Terraform also has a strong focus on modularity, meaning that you can define reusable modules that encapsulate common patterns and configurations. This approach helps to reduce duplication and ensures that your infrastructure is consistent across multiple environments.

Case Study: Datomic

Datomic is a modern database that is designed to support the needs of modern applications. Datomic aims to address some of the challenges of traditional databases, such as data silos, rigid schemas, and heavyweight transactions.

One of the key features of Datomic is that it uses a declarative query language called Datalog to express queries over the data. Datalog is a powerful and expressive language that allows you to reason about data in much the same way as you would with a programming language. Datalog queries are also composable, meaning that you can write small, reusable queries that can be combined together to build more complex queries.

Another benefit of Datomic is that it is a "time-based" database, meaning that it stores a complete history of all changes to the data. This approach allows you to query the database at any point in time, making it ideal for auditing and tracking changes to the data.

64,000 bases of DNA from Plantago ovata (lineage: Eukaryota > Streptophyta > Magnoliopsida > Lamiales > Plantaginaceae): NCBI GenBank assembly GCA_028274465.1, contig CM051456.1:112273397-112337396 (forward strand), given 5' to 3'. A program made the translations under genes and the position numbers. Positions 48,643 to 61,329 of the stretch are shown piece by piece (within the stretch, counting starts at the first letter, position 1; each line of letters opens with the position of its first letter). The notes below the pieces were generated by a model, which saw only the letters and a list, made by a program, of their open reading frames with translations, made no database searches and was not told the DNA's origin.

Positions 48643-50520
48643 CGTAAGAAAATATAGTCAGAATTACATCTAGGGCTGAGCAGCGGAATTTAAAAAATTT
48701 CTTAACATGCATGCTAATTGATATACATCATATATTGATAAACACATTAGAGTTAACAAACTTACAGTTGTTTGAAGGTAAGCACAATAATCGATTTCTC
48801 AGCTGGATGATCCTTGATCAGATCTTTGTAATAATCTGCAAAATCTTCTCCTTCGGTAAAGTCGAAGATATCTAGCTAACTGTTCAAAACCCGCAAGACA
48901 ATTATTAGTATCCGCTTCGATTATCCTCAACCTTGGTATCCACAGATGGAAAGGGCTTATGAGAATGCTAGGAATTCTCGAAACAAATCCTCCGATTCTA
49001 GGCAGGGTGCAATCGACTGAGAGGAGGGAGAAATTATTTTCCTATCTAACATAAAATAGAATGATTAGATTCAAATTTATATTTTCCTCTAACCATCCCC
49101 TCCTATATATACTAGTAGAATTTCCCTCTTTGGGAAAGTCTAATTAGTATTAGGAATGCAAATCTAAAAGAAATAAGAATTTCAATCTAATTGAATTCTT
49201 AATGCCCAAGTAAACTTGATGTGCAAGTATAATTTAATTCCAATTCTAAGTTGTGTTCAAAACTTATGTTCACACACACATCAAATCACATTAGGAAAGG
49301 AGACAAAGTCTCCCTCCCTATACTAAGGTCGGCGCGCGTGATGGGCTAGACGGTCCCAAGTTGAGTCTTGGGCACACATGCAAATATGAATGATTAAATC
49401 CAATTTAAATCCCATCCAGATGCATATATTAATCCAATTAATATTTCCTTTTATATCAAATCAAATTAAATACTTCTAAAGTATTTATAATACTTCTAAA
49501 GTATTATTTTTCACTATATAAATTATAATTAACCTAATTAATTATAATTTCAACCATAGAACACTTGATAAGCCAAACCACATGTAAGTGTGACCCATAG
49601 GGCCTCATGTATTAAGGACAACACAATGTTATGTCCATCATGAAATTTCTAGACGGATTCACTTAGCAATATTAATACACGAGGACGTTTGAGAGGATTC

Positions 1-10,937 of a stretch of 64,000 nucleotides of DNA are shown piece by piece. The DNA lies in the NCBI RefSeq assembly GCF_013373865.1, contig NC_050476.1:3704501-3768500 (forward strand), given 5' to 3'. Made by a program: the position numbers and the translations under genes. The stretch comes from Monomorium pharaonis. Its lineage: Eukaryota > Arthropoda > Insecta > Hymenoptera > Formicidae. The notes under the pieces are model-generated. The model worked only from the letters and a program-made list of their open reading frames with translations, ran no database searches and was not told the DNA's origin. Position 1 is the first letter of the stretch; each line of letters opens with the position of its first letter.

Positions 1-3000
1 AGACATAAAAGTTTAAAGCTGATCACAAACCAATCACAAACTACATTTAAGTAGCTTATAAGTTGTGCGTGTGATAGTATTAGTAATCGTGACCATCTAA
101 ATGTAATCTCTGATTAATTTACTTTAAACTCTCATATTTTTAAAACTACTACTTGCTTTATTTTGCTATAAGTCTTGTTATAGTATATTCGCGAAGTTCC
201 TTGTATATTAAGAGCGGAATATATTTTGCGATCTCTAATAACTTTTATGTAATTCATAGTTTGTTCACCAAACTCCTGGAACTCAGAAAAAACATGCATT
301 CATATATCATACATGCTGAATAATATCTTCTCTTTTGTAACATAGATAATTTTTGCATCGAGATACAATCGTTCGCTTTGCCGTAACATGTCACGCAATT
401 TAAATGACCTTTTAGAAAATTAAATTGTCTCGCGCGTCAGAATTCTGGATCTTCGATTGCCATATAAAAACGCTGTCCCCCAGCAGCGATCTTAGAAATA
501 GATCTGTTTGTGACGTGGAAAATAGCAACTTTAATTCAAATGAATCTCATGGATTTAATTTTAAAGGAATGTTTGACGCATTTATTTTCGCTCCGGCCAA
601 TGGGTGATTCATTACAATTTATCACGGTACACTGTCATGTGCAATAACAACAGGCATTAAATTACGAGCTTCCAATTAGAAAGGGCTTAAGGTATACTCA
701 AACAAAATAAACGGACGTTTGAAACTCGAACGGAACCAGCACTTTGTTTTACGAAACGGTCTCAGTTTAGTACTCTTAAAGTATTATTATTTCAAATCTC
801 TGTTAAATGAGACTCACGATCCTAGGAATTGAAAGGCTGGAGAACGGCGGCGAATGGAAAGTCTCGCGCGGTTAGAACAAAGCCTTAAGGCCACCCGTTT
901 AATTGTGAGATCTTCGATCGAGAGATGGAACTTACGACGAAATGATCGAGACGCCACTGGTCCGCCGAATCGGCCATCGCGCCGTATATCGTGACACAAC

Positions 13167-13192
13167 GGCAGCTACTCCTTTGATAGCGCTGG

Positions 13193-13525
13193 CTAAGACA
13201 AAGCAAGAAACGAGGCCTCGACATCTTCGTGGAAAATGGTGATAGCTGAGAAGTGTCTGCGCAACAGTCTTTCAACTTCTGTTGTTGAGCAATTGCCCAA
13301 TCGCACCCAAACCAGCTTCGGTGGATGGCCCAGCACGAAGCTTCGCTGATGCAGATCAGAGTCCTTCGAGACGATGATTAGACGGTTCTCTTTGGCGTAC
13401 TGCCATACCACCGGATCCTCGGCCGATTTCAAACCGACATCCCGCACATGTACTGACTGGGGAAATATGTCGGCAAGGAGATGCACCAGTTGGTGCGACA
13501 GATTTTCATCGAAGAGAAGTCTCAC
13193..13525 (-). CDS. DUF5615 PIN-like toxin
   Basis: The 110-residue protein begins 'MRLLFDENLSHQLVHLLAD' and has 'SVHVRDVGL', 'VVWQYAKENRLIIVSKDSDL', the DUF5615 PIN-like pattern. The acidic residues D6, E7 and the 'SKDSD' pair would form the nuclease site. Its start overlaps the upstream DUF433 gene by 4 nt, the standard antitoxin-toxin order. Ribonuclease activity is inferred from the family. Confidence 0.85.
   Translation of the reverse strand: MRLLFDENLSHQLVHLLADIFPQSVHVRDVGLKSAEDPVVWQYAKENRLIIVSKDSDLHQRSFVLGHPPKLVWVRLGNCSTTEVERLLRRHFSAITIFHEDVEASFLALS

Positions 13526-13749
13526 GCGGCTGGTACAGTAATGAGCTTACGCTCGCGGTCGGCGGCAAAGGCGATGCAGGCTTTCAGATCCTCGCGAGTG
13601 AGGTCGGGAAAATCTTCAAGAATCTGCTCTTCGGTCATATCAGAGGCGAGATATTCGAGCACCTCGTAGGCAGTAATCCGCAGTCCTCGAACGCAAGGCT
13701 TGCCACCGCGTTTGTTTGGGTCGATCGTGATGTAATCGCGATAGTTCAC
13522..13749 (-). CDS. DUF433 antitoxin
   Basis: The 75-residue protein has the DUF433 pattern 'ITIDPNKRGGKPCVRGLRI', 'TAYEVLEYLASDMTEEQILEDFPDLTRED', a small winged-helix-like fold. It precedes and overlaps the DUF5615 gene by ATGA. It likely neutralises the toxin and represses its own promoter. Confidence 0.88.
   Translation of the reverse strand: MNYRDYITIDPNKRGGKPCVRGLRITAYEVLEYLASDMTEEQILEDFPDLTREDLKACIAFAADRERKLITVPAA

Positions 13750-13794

Case Study: Nix

Nix is an open-source package manager and deployment tool that is used primarily in the Linux ecosystem. Nix is built on a unique approach to package management, in which packages are defined declaratively as sets of inputs and outputs.

The Nix language is a functional language that is used to describe the configuration of the system, including the package dependencies and the configuration files. By using a functional language, developers can take advantage of the advanced features such as immutable infrastructure, which reduces the risk of configuration drift.

Another feature of Nix is that it provides atomic rollbacks, meaning that you can easily roll back changes to the system in the event of an error or failure. This approach helps to reduce the risk of downtime, data loss, or other adverse impacts.


In this article, we've explored some case studies of successful declarative software projects across a range of domains, including infrastructure automation, database management, and package management. By adopting a declarative approach to programming, developers can reduce the complexity and cognitive load of their code and focus on expressing their intentions rather than the implementation details.

If you're interested in declarative programming, be sure to check out our website,, where we share tips, tutorials, and best practices for declarative programming languages, declarative software, and reconciled deployment or generation. With the right tools and techniques, you too can unlock the power of declarative programming and take your software development to the next level.

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Written by AI researcher, Haskell Ruska, PhD ( Scientific Journal of AI 2023, Peer Reviewed